Abstract BACKGROUND: Previous studies have shown that adolescent mental health problems are associated with lower employment probabilities and risk of unemployment. The evidence on how earnings are affected is much weaker, and few have addressed whether any association reflects unobserved characteristics and whether the consequences of mental health problems vary across the earnings distribution. METHODS: A population-based Norwegian health survey linked to administrative registry data (N=7885) was used to estimate how adolescents' mental health problems (separate indicators of internalising, conduct, and attention problems and total sum scores) affect earnings (>/=30 years) in young adulthood. We used linear regression with fixed-effects models comparing either students within schools or siblings within families. Unconditional quantile regressions were used to explore differentials across the earnings distribution. RESULTS: Mental health problems in adolescence reduce average earnings in adulthood, and associations are robust to control for observed family background and school fixed effects. For some, but not all mental health problems, associations are also robust in sibling fixed-effects models, where all stable family factors are controlled. Further, we found much larger earnings loss below the 25th centile. CONCLUSIONS: Adolescent mental health problems reduce adult earnings, especially among individuals in the lower tail of the earnings distribution. Preventing mental health problems in adolescence may increase future earnings.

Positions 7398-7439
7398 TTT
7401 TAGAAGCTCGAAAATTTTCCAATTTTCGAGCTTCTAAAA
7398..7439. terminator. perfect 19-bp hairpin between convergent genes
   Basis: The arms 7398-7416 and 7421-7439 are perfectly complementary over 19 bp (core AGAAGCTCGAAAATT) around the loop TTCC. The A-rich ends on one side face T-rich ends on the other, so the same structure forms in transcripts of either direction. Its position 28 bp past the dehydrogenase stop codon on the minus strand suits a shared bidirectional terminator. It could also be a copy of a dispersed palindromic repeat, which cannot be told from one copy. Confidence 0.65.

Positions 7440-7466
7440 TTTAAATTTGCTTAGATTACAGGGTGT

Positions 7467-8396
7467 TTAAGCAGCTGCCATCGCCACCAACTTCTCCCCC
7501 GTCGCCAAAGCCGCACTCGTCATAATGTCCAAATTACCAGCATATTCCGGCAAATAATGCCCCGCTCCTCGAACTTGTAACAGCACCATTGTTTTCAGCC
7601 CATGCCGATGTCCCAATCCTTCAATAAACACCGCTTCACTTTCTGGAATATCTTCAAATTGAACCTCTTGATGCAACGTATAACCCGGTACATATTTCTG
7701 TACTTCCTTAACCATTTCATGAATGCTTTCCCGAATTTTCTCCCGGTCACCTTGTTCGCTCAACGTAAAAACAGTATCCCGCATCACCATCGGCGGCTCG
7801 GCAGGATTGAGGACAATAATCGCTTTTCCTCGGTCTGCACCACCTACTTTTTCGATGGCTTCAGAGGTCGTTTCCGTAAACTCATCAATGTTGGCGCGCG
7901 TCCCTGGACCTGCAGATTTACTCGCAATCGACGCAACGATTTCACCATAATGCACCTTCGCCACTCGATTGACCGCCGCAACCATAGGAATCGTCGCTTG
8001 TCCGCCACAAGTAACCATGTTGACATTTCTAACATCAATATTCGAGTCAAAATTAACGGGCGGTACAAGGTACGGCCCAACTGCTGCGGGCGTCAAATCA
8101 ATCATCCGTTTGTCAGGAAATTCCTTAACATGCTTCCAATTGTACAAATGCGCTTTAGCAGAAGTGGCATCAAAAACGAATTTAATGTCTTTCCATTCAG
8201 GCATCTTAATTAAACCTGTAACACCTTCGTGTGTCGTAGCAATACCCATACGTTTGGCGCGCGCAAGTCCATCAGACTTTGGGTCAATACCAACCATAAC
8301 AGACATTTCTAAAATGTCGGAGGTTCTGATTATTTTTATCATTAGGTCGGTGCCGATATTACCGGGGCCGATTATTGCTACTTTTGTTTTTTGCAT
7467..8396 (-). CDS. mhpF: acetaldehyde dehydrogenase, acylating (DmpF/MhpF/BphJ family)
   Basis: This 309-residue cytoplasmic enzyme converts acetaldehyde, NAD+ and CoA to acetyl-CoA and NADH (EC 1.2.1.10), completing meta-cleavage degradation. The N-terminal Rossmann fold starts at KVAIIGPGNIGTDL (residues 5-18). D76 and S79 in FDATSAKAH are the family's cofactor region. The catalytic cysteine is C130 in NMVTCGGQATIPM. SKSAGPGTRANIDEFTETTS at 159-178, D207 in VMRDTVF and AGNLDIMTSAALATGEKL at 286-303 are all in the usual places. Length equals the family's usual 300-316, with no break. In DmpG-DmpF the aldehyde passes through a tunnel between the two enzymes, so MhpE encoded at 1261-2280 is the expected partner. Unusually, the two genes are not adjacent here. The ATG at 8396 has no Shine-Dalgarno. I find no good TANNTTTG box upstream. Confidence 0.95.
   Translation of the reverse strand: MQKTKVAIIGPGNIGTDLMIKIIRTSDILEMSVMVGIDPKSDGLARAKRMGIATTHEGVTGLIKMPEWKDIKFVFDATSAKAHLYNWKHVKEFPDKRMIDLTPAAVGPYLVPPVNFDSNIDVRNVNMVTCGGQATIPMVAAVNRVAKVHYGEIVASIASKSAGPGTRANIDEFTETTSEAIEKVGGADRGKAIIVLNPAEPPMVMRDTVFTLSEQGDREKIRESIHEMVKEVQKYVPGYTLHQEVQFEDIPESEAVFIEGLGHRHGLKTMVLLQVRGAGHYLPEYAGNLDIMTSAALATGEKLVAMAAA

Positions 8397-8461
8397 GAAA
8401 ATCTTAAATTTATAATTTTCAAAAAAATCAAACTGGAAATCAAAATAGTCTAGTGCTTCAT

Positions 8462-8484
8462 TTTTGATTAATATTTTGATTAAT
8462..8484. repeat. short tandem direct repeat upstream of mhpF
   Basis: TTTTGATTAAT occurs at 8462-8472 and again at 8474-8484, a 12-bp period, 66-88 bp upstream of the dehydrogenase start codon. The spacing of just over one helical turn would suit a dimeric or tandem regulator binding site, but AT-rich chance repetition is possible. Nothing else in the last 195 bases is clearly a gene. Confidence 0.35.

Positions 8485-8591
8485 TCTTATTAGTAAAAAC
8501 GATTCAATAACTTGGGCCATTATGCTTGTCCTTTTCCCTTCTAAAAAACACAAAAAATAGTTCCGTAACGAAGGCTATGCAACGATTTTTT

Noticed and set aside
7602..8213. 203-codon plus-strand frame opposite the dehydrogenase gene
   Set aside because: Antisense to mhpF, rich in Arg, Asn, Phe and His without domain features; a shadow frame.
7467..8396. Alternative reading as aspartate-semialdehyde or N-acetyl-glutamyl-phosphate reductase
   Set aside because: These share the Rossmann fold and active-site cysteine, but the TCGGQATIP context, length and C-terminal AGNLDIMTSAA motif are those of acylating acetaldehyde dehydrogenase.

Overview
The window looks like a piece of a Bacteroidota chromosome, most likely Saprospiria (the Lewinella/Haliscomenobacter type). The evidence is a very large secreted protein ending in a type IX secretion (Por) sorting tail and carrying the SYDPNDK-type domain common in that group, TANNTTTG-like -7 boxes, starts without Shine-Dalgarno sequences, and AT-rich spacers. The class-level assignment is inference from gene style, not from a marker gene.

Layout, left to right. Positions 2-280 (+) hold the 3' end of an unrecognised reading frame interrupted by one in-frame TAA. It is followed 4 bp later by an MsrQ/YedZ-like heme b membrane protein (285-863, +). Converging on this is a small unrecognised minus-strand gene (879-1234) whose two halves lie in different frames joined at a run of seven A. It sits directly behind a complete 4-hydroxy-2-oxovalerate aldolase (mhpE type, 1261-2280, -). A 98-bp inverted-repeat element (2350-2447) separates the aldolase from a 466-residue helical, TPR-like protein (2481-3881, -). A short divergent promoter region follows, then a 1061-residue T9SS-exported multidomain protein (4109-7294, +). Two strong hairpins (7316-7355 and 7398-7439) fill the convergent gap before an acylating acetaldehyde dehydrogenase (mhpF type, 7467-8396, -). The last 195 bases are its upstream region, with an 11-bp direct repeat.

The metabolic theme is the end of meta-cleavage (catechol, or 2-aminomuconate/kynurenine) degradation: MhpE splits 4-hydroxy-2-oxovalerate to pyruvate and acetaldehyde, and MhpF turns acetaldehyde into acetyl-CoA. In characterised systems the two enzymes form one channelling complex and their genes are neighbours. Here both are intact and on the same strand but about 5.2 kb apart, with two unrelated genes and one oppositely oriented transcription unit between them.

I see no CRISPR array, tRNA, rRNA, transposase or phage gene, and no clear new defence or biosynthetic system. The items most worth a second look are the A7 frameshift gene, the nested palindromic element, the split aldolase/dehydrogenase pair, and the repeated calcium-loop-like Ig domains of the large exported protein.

Address Division of Mental Health, Norwegian Institute of Public Health, Oslo, Norway